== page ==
Jordan Peele seems like a man with the world at his feet right now. Already a prolific actor and experienced writer, this film – his directorial debut – is on its way to making $200 million worldwide off the back of a $4.5 million budget, not to mention a 99% rating on Rotten Tomatoes. And this is for good reason: Get Out is a brilliant satire/horror film, and one that is written and directed with absolute precision.
Daniel Kaluuya plays Chris Washington, a photographer who’s been dating Rose Armitage (Allison Williams) for four months. As the film begins he’s going to meet her parents for the first time at their country mansion, and it’s quickly clear to the African-American Chris that he’ll be treated as an outsider in this thoroughly Caucasian neck of the woods. Rose’s family aren’t the bunch of redneck hicks that you’d expect to see in a horror film, however. Their prejudice is more subtle, like people who consider themselves benevolent, when they’re simply being racist. The more time Chris spends with them, the creepier things get. And pretty soon he wishes he’d never made the trip in the first place.
Just the notion of a horror comedy about racism should set off warning lights for any would-be screenwriter. This is the kind of film that’s difficult to pull off. Any slight misstep and you could veer into gauche exploitation, or at worst, flat-out offensiveness. And yet Get Out is pitch-perfect. Every single moment is handled beautifully, and Peele’s script knows exactly when to back off and when to push the pedal to the floor.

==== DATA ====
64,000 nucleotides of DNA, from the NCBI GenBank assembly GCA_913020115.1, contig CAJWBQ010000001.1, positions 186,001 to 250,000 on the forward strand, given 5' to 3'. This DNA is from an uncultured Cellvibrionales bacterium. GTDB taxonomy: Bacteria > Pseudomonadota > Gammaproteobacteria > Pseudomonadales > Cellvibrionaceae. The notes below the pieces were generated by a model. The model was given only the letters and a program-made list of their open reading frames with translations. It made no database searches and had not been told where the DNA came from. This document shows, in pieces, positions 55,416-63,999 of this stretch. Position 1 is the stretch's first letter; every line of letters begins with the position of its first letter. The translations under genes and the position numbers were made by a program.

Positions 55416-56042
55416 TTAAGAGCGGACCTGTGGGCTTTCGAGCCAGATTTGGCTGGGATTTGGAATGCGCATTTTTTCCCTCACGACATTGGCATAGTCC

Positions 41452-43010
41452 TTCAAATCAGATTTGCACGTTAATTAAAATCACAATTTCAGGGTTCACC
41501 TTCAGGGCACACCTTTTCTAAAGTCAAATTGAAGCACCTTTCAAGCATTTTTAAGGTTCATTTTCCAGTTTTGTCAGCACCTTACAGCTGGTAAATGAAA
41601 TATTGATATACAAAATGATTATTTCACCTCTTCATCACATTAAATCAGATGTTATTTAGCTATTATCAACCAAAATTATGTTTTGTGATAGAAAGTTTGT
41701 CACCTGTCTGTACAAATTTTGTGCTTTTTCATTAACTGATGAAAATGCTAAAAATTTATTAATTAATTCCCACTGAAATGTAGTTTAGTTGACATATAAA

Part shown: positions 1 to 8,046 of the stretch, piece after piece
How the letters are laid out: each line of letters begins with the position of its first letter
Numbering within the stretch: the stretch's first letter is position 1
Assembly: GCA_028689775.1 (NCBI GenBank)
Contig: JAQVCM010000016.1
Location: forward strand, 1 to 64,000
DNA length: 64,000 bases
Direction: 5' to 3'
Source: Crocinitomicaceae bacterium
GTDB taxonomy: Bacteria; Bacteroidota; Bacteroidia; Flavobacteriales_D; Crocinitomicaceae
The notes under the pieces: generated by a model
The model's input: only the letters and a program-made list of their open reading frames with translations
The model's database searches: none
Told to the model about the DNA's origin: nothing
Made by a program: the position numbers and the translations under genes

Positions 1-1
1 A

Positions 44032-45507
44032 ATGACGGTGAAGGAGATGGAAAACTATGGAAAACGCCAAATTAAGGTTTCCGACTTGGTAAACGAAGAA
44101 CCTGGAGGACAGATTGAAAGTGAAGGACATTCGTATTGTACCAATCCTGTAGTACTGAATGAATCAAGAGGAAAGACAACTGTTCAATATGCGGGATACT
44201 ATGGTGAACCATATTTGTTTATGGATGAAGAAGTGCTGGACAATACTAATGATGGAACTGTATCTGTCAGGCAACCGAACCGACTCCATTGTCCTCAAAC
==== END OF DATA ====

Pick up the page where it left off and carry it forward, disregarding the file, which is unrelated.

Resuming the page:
I haven’t seen a film quite like this, however the original version of The Stepford Wives comes close. Get Out was released by Jason Blum’s Blumhouse productions, a studio that can easily be described as the modern-day saviour of the low-budget, major-release film, even if they most recently subjected us to the latest M. Night Shyamalan misfire, Split.
Kaluuya is great as a man going through a deeply traumatic meet-the-parents experience, whilst Williams is confident and genuine as Rose. Bradley Whitford and Catherine Keener have an excellent time, and truly excel at being ever-so-creepy.
A brilliant and honest comedy with horrific undertones, Get Out cleverly uses its genre trappings to create a bold and unique film. Where Colossal made me uncomfortable with its exploration of darker themes seen through a sci-fi/comedy lens, this film hits every beat perfectly. I can’t think of anything that would make this film better.Rating: